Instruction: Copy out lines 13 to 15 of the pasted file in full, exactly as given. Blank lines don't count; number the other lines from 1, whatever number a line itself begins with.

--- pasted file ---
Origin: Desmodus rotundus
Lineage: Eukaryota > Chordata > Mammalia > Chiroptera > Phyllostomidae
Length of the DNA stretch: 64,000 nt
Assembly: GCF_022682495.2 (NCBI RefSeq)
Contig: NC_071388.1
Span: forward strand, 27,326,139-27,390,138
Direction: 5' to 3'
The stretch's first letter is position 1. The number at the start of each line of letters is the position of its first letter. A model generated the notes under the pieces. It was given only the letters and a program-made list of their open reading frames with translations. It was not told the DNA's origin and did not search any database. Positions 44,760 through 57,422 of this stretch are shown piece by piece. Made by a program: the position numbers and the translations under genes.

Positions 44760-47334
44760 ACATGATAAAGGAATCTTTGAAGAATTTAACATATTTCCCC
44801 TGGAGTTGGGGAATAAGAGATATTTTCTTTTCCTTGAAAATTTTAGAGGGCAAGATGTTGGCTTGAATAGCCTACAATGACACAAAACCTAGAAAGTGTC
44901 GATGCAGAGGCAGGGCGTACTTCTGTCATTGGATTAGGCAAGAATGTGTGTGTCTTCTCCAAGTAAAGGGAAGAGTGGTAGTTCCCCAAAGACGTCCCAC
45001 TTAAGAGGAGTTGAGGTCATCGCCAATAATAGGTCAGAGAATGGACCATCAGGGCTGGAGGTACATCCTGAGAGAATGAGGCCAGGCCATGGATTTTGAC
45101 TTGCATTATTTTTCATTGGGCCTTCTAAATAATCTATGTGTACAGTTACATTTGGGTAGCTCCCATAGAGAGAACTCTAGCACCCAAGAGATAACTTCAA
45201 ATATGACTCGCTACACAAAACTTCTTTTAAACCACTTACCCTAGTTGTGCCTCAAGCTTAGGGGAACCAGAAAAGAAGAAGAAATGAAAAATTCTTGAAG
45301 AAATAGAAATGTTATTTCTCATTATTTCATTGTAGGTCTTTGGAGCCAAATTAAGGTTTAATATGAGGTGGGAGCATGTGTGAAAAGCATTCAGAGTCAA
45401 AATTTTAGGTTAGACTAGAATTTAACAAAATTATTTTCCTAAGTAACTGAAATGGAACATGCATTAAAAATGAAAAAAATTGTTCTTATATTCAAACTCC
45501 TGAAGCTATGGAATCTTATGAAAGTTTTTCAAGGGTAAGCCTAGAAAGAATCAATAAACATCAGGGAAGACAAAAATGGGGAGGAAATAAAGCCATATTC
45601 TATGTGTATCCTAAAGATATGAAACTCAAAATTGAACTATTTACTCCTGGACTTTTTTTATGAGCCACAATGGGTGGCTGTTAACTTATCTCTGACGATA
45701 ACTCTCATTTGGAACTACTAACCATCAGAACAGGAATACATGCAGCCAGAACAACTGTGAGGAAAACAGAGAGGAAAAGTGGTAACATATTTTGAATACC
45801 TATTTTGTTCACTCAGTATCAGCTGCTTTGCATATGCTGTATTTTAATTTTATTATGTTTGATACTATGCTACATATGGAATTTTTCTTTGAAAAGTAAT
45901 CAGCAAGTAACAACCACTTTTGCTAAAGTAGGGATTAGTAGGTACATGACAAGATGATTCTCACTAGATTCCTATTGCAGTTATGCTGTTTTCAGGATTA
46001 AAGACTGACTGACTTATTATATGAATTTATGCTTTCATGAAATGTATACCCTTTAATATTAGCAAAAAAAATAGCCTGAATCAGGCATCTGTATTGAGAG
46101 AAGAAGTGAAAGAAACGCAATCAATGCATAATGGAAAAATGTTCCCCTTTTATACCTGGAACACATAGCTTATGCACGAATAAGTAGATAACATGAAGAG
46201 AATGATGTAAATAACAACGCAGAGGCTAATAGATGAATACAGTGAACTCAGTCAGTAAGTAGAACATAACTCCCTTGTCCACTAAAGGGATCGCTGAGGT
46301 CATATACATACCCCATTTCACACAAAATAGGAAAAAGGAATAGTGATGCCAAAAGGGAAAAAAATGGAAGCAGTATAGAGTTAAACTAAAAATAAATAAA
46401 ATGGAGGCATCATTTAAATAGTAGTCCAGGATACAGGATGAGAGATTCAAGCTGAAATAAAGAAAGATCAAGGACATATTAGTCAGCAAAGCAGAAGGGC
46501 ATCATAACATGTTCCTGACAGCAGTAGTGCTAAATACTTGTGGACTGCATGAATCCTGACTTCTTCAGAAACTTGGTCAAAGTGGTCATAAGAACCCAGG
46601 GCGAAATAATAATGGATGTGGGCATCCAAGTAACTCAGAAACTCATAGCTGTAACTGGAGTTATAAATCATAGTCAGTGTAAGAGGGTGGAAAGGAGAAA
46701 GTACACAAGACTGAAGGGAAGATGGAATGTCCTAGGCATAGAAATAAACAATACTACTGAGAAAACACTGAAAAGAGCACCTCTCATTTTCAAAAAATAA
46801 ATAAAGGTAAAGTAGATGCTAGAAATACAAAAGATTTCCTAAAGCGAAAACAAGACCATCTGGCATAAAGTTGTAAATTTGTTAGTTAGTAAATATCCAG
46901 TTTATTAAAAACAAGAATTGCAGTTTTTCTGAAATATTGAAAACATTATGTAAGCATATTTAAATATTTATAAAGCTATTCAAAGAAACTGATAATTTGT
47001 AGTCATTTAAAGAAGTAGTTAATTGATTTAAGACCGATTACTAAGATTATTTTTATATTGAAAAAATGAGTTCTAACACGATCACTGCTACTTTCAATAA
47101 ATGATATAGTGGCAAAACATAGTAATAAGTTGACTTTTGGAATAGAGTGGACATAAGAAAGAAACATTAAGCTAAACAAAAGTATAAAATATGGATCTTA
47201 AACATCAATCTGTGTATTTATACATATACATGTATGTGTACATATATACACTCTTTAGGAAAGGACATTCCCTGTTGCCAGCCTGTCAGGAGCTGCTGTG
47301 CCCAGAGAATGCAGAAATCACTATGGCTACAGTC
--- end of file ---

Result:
45001 TTAAGAGGAGTTGAGGTCATCGCCAATAATAGGTCAGAGAATGGACCATCAGGGCTGGAGGTACATCCTGAGAGAATGAGGCCAGGCCATGGATTTTGAC
45101 TTGCATTATTTTTCATTGGGCCTTCTAAATAATCTATGTGTACAGTTACATTTGGGTAGCTCCCATAGAGAGAACTCTAGCACCCAAGAGATAACTTCAA
45201 ATATGACTCGCTACACAAAACTTCTTTTAAACCACTTACCCTAGTTGTGCCTCAAGCTTAGGGGAACCAGAAAAGAAGAAGAAATGAAAAATTCTTGAAG